Origin Of Symmetry saw Muse take the angsty alt-rock of their debut and take it up to the next level – which would become a recurring theme throughout the decade, with each successive album becoming increasingly overblown. While this strategy eventually faltered with this year’s The Resistance (in my opinion, at least), the likes of ‘New Born’ remind us not only how far they’ve come, but also how bloody good they were in the first place.

The Strokes – ‘Hard To Explain’ – (Is This It?)

Love them or hate them, it’s impossible to deny that the arrival of The Strokes had a profound effect on ‘indie’ culture in the decade to come – both musically and in terms of the hype that surrounded the band. While ‘Last Nite’ is arguably *the* perennial Strokes tune, I’m including ‘Hard To Explain’ here because I actually prefer it. Sue me.

The White Stripes – ‘Fell In Love With A Girl’ – (White Blood Cells)

There’s not really a lot to say about this one – it’s raw, it’s simple, and it’s utterly infectious. Absolutely one of the decade’s finest tunes – and despite various side-projects and further ambitious efforts with The White Stripes, I’d still say that White Blood Cells is my favourite thing involving Jack White to have been created this decade.


Idlewild – ‘A Modern Way Of Letting Go’ – (The Remote Part)

People say they went soft after 100 Broken Windows, but Idlewild still showed flashes of that fire on their subsequent records. The Remote Part was probably better known for its sweeping, emotional epics, but this raw, sub-three-minute blast of guitar angst is probably one of my favourite tracks on the album – and one of my favourite Idlewild songs, period.

The Music – ‘Take The Long Road And Walk It’ – (The Music)

Let’s put aside the fact that the band went AWOL for several years while combating problems with drink and drugs, and concentrate on  the fact that The Music’s debut album was pretty damn good. Happily, they would eventually recover and produce more euphoric dance-rock anthems like this one – although this, one of their earliest tracks, still remains one of their best.

Red Hot Chili Peppers – ‘By The Way’ – (By The Way)

Yes, yes, you might say they haven’t done anything good since Californication, but that album was released in 1999 so whatever dude. ‘By The Way’ (and by extension, the album of the same name) makes this list because it served as my first real introduction to Red Hot Chili Peppers – and if a new album causes you to check out previous work by the same band, then surely that’s a good thing, right?

The Streets – ‘Weak Become Heroes’ – (Original Pirate Material)

I’ve never actually been on drugs, but I like this song nevertheless – Mike Skinner’s observations are razor-sharp here, even if I can only pretend to relate to them. Also, I would one day like to be able to respond to the greeting “pleased to meet you” with “likewise, a pleasure” in the slim hope that the person I’m talking to realises what song I’m referencing. I’m such a geek.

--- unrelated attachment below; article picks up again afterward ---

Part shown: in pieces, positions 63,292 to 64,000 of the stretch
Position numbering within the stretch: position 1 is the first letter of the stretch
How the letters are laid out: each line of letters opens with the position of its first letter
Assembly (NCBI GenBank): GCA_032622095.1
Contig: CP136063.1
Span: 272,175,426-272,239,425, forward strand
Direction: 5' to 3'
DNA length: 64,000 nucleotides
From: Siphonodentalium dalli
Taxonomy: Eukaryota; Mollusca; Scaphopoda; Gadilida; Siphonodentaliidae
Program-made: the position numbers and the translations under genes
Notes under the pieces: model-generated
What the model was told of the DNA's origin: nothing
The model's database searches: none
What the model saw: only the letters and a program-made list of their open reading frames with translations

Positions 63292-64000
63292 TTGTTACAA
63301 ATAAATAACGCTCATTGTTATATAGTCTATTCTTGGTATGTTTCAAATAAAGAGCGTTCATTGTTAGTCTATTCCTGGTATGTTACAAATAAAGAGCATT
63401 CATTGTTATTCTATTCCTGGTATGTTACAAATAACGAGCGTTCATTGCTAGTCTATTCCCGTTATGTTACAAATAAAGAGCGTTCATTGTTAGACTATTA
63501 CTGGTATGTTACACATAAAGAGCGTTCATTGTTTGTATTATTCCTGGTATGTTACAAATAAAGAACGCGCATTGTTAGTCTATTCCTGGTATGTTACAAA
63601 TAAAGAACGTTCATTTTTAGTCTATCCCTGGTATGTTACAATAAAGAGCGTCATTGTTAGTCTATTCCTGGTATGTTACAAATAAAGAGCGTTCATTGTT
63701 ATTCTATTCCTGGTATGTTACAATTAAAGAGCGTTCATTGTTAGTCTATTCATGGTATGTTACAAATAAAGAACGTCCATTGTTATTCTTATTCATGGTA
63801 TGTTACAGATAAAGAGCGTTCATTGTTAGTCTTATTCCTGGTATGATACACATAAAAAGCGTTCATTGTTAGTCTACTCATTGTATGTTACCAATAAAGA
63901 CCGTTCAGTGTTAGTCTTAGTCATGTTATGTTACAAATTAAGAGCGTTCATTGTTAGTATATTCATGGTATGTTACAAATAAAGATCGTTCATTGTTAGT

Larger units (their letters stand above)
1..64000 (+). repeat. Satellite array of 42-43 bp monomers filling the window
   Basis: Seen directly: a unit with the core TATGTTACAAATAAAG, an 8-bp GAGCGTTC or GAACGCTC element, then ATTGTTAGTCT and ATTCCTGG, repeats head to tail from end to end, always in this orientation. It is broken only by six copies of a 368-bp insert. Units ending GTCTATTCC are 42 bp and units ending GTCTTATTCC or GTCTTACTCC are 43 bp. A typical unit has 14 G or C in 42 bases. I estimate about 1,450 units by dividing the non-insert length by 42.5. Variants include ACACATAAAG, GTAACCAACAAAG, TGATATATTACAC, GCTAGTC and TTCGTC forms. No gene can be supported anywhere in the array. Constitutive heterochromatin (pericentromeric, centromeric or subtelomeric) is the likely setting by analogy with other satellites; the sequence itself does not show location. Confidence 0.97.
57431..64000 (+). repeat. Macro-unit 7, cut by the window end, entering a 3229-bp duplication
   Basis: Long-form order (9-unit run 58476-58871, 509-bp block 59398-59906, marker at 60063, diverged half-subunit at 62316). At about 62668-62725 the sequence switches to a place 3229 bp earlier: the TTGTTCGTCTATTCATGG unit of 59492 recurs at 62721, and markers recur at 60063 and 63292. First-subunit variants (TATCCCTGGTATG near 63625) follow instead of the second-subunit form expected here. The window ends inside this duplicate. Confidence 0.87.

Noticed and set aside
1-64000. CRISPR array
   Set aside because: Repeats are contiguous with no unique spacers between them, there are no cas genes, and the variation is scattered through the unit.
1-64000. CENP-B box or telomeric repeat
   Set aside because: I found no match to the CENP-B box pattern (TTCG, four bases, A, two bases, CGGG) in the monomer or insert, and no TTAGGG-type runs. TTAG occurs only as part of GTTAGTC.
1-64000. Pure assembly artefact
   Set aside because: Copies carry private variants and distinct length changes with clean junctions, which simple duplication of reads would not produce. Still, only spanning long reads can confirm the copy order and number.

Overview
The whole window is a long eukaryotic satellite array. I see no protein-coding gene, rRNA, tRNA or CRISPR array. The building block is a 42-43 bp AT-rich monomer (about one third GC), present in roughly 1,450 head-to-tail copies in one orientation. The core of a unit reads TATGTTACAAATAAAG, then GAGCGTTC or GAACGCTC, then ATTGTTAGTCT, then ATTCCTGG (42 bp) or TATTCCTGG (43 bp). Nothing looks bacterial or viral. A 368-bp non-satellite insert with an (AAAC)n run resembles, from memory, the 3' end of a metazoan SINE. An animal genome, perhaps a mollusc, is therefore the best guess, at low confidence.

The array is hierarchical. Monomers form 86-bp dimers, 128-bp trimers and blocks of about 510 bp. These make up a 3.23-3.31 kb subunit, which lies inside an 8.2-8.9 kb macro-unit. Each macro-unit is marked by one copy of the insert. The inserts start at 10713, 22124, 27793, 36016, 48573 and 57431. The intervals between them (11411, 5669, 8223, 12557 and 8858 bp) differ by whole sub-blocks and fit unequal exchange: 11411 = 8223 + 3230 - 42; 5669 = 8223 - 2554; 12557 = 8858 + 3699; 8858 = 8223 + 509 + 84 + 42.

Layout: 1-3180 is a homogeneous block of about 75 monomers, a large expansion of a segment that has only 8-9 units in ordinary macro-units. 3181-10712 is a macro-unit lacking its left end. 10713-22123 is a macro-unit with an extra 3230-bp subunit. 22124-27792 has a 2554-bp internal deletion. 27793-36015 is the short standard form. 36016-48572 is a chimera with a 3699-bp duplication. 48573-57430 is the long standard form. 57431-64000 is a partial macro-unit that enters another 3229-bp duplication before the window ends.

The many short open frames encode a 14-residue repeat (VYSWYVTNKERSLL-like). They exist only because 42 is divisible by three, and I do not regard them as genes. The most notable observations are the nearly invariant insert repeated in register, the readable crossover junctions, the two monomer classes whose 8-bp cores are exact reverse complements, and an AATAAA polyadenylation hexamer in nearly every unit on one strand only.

The Electric Soft Parade – ‘Bruxellisation’ – (The American Adventure)

Hats off to you if you know this one – any attention surrounding The Electric Soft Parade seemed to quickly subside after debut effort Holes In The Wall, but this melancholy beauty from their second album is one of the best things they’ve ever done. It also contains the following vocal sample:

Woman: “What are you doing?”
Man (presumably Tom or Alex): “Recording the street noise.”

I found it hilarious, for some reason.

Patrick Wolf – ‘Demolition’/’London’/’Paris’ – (Lycanthropy)

There are two reasons I’ve grouped these three songs together – 1) Because I couldn’t possibly pick between them, and 2) Because they run together in this order on Patrick Wolf’s debut album Lycanthropy, and form one of the best three-song runs you’ll find on any album this decade. The desolate mournfulness of ‘Demolition’ leads into a wistful peon to Patrick’s hometown as he prepares to leave London… and then the sadness finally gives way to hope as he arrives in Paris and realises that he has the power to write his own future… ” it’s all in the palm of your hand”. Individually, they’re already fantastic songs, but considered together they’re absolutely wonderful.

The Rapture – ‘House Of Jealous Lovers’ – (Echoes)

The Rapture certainly know the key to making people dance, and this is easily their most seminal tune. Not only did ‘House Of Jealous Lovers’ have enough cowbell to satisfy even Christopher Walken, it also had an unavoidably funky bassline – these factors combined meant you had no other choice but to get down.

Yeah Yeah Yeahs – ‘Maps’ – (Fever To Tell)

In the midst of Fever To Tell’s garage-rock noisiness was this simple, beautifully emotional gem. Inspired by Karen O being away from her boyfriend while on tour, ‘Maps’ not only delivers an arresting sentiment (“Wait… they don’t love you like I love you”), it then has the genius to follow it up with a cathartic blast of guitar that you can let everything out to. This one goes on the objective ‘best songs of the decade list’ for sheer tear-jerking brilliance.


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My Favourite Songs Of 2009, In Five Words.

I do appreciate that my posts can be very wordy, so I thought I’d impose a challenge on myself – describing some my favourite songs of the year in no more than five words. These are purely in alphabetical order – let’s go, shall we?

Animal Collective – ‘My Girls’

Album? Meh. Single? Utterly brilliant.

Bat For Lashes  – ‘Two Planets’

Makes any moment instantly cinematic.

The Big Pink – ‘Velvet’

Epic shoegaze meets emotional sensibility.

Dinosaur Pile-Up – ‘Summer Hit Single’

Feelgood hit of the summer.

Editors – ‘Papillon’

Monolithic synth-lead floor filler.

Fever Ray – ‘Keep The Streets Empty For Me’

Bleak, beautiful and simply stunning.

Grammatics – ‘Double Negative’

“HEY SUGAR! What d’you say?”

(Recorded version is on Myspace)

HEALTH – ‘Die Slow’

Convulsing, pounding, disco-noise headfuck.